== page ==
The role of the immune system in periodontal disease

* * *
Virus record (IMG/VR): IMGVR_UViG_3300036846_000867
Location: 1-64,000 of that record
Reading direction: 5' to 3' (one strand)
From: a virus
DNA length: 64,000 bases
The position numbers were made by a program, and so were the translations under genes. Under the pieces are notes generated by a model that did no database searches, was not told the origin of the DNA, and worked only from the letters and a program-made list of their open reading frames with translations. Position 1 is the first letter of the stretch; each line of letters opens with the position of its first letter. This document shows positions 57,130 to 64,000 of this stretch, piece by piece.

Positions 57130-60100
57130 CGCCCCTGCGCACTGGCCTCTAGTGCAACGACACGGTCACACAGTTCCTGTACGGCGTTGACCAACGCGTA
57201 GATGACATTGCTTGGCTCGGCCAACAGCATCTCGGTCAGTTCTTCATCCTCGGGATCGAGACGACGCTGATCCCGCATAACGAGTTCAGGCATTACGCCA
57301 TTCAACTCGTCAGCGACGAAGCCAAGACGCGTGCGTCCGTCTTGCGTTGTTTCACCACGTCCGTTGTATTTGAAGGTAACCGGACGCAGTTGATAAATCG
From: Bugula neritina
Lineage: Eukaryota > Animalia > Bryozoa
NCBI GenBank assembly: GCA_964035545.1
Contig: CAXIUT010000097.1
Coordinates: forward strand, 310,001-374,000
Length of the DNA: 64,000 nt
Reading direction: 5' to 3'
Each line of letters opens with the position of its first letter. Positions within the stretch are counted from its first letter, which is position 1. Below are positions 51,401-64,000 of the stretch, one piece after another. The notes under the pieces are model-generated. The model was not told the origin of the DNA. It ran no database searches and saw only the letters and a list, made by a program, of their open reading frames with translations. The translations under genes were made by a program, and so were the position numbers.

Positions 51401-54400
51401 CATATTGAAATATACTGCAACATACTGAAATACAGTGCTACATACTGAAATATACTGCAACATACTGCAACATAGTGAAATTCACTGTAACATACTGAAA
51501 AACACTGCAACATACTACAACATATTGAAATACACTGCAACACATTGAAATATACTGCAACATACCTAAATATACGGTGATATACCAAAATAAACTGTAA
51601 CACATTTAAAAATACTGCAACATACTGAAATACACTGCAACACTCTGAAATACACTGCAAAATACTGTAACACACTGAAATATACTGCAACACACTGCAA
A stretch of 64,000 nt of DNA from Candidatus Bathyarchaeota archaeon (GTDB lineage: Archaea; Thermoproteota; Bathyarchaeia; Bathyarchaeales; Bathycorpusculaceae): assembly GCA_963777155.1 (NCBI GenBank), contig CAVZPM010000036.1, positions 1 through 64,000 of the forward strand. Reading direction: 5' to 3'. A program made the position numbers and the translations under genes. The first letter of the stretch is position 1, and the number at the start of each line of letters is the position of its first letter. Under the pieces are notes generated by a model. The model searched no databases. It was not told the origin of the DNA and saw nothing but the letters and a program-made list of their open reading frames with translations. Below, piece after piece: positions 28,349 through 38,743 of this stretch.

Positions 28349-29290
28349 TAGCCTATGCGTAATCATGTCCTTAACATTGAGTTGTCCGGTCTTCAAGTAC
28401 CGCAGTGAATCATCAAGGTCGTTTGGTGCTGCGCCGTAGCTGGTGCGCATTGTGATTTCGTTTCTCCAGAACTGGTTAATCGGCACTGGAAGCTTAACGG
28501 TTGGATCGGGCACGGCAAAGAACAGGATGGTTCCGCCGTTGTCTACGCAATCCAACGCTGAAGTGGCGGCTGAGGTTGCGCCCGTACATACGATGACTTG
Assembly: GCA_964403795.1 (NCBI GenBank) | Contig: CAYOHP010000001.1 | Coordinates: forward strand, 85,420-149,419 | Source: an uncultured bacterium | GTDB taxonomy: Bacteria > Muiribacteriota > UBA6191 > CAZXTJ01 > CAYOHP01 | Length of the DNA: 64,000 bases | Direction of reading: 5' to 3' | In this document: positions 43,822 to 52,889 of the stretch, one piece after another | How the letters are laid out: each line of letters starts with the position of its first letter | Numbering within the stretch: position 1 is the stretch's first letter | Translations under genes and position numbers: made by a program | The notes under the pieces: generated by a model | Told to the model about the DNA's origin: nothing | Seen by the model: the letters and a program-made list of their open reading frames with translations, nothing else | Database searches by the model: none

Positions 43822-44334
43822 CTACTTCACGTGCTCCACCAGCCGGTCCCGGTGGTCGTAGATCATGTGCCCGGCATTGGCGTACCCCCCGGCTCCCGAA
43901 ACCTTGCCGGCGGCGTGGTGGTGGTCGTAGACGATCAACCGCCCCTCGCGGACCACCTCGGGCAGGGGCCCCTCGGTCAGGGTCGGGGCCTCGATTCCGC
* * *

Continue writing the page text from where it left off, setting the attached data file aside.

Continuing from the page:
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The role of the immune system in periodontal disease has been well established. Individuals who smoke are more prone to developing periodontitis because of the excess plaque buildup and the immune system's attack of the bacteria on the gingiva. This study aims to examine the role of immunotherapy in the reversal of periodontal disease in individuals who smoke. Further research will not only assist with the reversal of periodontitis, but may also improve other debilitating co-morbid diseases including autoimmune diseases such as human immunodeficiency virus. To examine this question, a variety of research studies from various sources were examined. There are numerous factors, which contribute to the initiation and progression of periodontal disease. Use of nicotine products enhances the accumulation of plaque formation. Accumulation of large amounts of plaque and calculus assist in the progression of periodontal disease. Disease of the gingiva may lead numerous other debilitating diseases such as respiratory infections, Alzheimer's disease and unfavorable pregnancy outcomes. Two components of the immune system play a major role in gingival inflammation observed in smokers; these include cytokine production and inflammation. The concentration of pro-inflammatory cytokines released from the macrophages of smokers is significantly higher than that observed in non-smokers. Pro-inflammatory cytokines, such as TNF-alpha, are responsible for inflammation of the gingiva. The use of pre-existing immunotherapy treatments may be beneficial and assist in the reversal of periodontal disease. Further researcher on immune therapy, which has been shown to be successful in other disease treatments will not only be beneficial for the oral cavity, but for overall systemic health. Both immune and bacterial components should be taken into consideration when developing therapies for periodontal disease. Pro-inflammatory cytokines such as TNF-alpha are dramatically increased in smokers. Researchers should model therapies after existing therapies that have been successful for other diseases such as immunotherapy studies with lamvidine (Hepatitis B), lambrolixumab (melanoma) and infliximad (oral plaque). The mTOR signaling pathway controls the release of pro-inflammatory and anti-inflammatory cytokines. Deletion of the raptor protein causes more inflammation in the colon due to an increased release of pro-inflammatory cytokines. Therapies which directly act upon this signaling pathway should be further researched upon to reverse the effects of periodontal disease. Chromogranin A release showed a significant increase in smokers because of the body's ability to want to automatically attach the harsh environment created by tobacco. Modulating the immune response induced by Chromagranin A or possibly through the use of anti-TNF-alpha therapies which have shown success in patients with rheumatoid arthritis also is open to future research. The shift from gram-negative to gram-positive bacteria was noted in periodontal disease patients. The less diverse bacteria lead to the loss of the ability of ligaments to attach to one another in the oral cavity. The development and testing of bacteria specific antibiotics such as Fusobacterium, Prevotella, and Selenomonas may prove to be very beneficial. There is much optimism among the dental professionals that immunotherapy may lead to the development of future therapies for periodontitis in both smokers and non-smokers. However we must also encourage patients to stop smoking through awareness and education.